Christopher David Mwaura, alias CDM Kiratu is a celebrated Kikuyu benga musician famed for his song about Mzee Jomo Kenyatta.
He attended Nyandarua High School and later joined Kenyatta College, currently known as Kenyatta University.
In a past interview, CDM Kiratu discussed his rise to the top and how he blew his music money on cars after fame.
Here is his story as told by WoK.
CDM Kiratu composed a song about Mzee Jomo Kenyatta when he was 19 years old, studying at Kenyatta College.
In an interview with The Standard, the singer said he was later sought by the then Head of State who set up a meeting in Gatundu.
Through the help of PC John Mburu, Kiratu was able to meet Mzee Kenyatta.
“I was so worried because I thought maybe Mzee was angry. I was surprised and pleasantly relieved when he patted me on the back and told me it was a great song. I was in Form Five at the time,” he said.
Following his interaction with Mzee Kenyatta, Kiratu’s career picked, and within a short period, he started making a decent income from music.
He would make money from performing in live shows, and selling CDs.
However, Kiratu had poor money management and ended up spending most of his money on liabilities such as cars.
“I made a mistake because I never invested in assets like land. I only bought cars. Money was not a problem back then, but I ended up selling the cars when I got broke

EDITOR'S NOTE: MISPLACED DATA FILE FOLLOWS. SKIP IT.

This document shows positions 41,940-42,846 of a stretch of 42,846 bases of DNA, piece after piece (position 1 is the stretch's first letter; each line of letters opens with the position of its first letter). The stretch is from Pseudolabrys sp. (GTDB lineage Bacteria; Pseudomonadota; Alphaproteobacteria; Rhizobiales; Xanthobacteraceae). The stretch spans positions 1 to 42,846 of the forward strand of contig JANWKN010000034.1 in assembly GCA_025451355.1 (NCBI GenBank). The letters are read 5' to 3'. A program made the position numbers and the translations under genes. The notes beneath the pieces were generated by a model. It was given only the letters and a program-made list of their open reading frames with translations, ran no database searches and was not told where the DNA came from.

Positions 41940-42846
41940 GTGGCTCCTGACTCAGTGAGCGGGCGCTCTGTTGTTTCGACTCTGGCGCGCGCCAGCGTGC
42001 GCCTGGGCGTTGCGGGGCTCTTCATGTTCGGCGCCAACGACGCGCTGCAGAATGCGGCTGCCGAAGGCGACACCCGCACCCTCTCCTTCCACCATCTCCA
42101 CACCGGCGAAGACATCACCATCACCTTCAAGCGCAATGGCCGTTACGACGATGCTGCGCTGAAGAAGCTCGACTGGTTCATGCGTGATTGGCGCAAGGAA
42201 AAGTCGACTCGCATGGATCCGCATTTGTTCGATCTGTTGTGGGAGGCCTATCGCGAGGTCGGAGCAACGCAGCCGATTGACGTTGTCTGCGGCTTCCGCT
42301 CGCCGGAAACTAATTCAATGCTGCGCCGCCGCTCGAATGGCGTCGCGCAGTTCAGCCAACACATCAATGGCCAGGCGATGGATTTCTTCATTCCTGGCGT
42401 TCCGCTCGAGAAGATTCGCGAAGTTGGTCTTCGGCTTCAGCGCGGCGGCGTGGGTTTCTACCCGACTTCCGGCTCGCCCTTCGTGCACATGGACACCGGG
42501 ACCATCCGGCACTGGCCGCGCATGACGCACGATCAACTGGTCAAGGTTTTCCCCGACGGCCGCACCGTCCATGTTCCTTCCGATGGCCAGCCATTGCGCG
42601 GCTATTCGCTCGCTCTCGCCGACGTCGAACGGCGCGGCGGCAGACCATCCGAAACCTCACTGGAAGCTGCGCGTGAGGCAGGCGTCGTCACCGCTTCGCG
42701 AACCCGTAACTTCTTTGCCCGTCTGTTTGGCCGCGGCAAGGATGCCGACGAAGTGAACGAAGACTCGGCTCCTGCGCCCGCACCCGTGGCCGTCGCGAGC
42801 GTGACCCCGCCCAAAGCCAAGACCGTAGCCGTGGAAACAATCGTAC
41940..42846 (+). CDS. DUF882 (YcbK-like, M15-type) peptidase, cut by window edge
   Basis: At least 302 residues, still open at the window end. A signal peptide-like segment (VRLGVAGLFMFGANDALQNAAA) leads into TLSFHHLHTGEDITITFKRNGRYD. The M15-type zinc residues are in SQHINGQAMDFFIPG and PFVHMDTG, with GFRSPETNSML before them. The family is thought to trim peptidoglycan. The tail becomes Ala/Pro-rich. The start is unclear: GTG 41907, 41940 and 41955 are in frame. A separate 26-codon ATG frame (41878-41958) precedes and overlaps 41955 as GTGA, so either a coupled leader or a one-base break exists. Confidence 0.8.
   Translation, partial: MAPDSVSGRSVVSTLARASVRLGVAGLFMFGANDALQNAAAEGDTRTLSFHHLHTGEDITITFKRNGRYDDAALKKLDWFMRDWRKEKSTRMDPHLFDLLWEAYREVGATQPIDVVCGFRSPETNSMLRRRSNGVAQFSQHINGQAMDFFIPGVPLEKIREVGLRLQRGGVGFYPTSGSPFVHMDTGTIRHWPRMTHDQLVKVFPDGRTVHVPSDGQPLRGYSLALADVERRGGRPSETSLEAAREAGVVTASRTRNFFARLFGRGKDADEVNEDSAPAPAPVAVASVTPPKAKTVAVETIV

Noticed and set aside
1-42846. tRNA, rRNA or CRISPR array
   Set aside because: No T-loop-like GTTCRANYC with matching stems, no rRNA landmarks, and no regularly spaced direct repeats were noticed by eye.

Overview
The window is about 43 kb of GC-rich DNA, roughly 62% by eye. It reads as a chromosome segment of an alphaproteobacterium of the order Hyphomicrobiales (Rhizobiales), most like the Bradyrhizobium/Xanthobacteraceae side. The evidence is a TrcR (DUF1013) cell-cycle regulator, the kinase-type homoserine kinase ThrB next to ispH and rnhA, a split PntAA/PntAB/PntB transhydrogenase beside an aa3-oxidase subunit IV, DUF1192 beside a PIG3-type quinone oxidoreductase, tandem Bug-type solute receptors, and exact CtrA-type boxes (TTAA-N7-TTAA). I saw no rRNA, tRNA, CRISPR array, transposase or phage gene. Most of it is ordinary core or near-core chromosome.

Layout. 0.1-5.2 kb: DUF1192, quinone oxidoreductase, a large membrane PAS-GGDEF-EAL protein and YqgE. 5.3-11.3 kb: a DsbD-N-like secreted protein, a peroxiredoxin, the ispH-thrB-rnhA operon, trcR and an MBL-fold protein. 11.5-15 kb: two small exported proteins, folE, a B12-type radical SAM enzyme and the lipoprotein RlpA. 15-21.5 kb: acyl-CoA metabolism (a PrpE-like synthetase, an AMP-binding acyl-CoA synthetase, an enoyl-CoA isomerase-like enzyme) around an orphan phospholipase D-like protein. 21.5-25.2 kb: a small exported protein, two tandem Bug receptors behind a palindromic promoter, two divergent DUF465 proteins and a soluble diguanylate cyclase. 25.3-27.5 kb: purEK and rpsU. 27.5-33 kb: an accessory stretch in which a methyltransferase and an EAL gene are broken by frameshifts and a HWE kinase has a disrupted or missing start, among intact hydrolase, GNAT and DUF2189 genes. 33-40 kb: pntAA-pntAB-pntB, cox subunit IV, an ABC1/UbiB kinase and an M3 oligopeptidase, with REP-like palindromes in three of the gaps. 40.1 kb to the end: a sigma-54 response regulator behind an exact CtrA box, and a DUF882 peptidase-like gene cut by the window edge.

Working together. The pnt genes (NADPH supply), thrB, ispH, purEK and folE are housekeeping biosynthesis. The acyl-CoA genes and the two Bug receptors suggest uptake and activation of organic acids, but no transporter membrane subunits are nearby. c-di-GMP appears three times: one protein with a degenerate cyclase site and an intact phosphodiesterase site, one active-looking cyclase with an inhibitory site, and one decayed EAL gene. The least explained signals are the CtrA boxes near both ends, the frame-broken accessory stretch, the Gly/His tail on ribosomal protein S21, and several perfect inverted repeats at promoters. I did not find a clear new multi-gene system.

“The problem that we have as musicians is that we live for today and fail to invest. Musicians should invest if they don’t want to die poor,” he said.
During the same interview, Kiratu also mentioned that he composes his songs based on real life experiences and imaginations.
For instance, his song, Kaba Kuinuka (I better go home), is based on a true story.
He noted that he was working for an insurance company as a claims officer, earning a mere Ksh 700 per month.
“I was working in Nairobi and was not making enough money, so I used the song to advise young men who were suffering in the city to go home and try their luck in the village,” Kiratu said.
Kiratu pointed out that poor government policies are some of the things that are ailing the Kenyan music industry.
“…lack of political goodwill is a big problem today. Kamaru’s rise to stardom for instance was made possible due to the fact that he was close to Jomo Kenyatta, Kamotho and Njonjo,” be pointed out.
He mentioned piracy and poor royalty collection as other factors that affecting our music include.
“We can develop local music by protecting it against piracy. Music should also be taught in schools and each county should establish talent centres and music studios,” Kiratu said.